Run for cover, ape pulls the trigger on an AK-47

Posted on July 16, 2011

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This video (see below) has gone viral. More than 8 million people have viewed it and it’s sparked a debate as to whether it is genuine or a fake. It’s also believed to have been released in the run-up to the new film Rise of the Planet of the Apes out next month.

The short film clip shows a chimpanzee coming into a camp with West Africa soldiers who are all holding rifles. One gun-toting “idiot” (would you give a loaded gun to an animal that has the ability to pull the trigger?) hands over the AK-47. In a matter of seconds, several rounds have been fired off and everyone has scarpered except for the cameraman who’s now cowering behind a log.

Is it reasonable to think a chimp could do this? It may not have the rational behind pulling a trigger, but great apes have amazing cognitive skills. If they can strip a twig of leaves, to push it down a termite nest, to fish for “food”, then pulling a trigger is a no-brainer.  Whether that action is then repeated on a “conscious” level because it understands the power behind holding a weapon – is highly improbably.

Recently I posted pictures of macaques in Sulawesi, that had taken self-portraits on a wildlife cameraman’s unmanned equipment. Primates are curious animals they will investigate things that are foreign to them. It does not mean they understand what they are doing, there is little, if any scientific evidence to support this sort of behaviour and any around, may at best be anecdotal.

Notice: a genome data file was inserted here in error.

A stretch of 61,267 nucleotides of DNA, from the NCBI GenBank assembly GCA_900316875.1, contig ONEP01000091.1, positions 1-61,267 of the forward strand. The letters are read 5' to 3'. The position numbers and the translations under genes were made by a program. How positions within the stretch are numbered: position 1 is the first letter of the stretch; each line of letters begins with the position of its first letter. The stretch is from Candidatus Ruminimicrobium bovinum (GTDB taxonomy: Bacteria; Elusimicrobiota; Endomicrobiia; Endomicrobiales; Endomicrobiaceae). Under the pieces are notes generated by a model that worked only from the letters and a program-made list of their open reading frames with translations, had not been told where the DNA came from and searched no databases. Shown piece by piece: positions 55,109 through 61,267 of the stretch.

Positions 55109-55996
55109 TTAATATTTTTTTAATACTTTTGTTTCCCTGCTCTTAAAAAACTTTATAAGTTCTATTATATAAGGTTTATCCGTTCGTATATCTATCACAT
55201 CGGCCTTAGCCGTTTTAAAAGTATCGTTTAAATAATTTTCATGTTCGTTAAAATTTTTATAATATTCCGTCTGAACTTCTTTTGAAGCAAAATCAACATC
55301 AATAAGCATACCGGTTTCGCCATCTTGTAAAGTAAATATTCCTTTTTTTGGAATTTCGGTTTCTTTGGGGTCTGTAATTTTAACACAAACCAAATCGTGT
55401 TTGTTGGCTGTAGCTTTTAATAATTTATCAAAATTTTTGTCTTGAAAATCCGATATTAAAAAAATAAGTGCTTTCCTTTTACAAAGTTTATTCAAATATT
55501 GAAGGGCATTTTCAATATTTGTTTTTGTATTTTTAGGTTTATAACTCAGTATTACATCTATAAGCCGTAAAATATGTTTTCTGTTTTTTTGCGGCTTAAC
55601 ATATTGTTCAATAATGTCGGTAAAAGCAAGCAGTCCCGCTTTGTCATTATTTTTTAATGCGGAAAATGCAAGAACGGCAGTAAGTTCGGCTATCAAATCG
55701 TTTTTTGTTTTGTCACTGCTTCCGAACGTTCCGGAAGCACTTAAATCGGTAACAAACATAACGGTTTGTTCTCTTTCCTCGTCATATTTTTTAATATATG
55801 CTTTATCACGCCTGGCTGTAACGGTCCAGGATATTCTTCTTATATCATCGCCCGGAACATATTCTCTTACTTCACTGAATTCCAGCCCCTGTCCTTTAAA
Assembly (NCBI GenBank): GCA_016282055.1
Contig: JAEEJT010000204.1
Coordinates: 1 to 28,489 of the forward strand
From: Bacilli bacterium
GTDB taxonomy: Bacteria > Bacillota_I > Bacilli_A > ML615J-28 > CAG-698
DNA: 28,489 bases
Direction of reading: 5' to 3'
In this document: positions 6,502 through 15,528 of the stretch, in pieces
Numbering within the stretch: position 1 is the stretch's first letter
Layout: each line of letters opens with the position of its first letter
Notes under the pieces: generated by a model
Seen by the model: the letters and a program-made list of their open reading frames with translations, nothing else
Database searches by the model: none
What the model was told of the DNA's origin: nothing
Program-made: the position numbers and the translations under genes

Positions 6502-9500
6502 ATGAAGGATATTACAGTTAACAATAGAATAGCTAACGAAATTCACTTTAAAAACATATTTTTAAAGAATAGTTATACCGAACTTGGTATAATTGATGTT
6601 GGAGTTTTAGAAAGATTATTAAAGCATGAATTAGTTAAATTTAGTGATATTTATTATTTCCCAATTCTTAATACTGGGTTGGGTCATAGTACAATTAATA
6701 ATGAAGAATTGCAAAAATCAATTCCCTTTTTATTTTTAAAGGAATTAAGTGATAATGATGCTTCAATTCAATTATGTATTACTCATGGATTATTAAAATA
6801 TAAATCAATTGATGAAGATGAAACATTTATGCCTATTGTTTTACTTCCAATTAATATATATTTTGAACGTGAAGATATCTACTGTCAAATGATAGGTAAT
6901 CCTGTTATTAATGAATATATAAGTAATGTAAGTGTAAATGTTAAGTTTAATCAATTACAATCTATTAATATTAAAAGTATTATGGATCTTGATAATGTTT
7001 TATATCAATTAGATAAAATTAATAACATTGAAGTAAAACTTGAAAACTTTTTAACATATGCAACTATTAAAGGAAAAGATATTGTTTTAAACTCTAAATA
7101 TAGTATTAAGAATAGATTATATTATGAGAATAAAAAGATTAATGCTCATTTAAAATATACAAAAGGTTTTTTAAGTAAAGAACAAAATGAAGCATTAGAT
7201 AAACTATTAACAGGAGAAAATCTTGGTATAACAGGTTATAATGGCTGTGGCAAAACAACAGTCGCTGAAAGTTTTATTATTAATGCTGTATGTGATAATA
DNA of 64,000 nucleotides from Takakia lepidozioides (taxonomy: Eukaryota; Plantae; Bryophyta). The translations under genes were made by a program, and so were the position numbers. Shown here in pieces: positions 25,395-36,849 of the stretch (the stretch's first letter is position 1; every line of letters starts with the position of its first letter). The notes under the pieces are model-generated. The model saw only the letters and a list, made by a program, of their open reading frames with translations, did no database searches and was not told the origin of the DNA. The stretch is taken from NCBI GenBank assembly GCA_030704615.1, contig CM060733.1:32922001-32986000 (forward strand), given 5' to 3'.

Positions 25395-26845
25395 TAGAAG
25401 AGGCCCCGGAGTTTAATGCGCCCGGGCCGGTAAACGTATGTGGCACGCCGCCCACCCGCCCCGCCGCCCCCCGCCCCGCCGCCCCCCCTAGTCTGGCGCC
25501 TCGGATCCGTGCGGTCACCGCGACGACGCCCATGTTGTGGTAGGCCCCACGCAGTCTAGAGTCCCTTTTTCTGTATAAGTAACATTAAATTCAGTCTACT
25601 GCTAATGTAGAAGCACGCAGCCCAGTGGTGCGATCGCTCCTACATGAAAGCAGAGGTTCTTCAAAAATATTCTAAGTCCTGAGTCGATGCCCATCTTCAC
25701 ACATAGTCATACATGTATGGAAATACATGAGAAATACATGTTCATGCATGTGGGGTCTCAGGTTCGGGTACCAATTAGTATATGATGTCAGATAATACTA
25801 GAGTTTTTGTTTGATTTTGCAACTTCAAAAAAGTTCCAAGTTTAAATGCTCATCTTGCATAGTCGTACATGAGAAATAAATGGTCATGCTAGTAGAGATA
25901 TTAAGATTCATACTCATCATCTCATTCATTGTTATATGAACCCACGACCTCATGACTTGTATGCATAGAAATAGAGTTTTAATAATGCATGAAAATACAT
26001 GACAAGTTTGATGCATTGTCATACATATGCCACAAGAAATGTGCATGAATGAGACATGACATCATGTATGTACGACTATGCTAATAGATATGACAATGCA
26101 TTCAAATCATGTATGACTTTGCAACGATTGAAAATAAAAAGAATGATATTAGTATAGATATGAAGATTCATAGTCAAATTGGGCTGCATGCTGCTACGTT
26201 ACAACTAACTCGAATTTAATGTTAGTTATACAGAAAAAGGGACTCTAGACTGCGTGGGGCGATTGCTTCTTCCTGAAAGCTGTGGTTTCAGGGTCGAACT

But this video may indeed be a fake. If a round had been fired off, it’s likely that the chimpanzee would have dropped the gun from the shock of the noise and run away. I’ve fired a gun when I was in Nam. I wasn’t aiming at the Viet Cong, mind you. During a holiday to Ho Chi Minh I visited the Củ Chi tunnels, on the tour you can have a go at firing different rifles. Not only is the noise ear-drum shattering but the impact on your shoulder as the rifle is let off is pretty hard. So if an ape is holding the gun (bearing in mind it has no past experience to go on) when the trigger is pulled, it would need to know to have good control of it.

Also letting off a few shots may have been possible but not several rounds. There is also the argument that perhaps this is the camp’s “pet” so it may well have become habituated (accustomed) to the sound of gun-fire and through observation may be imitating what it has witnessed from its closest relatives – us.

Frightening thought though!!! Anyone else care to discuss?

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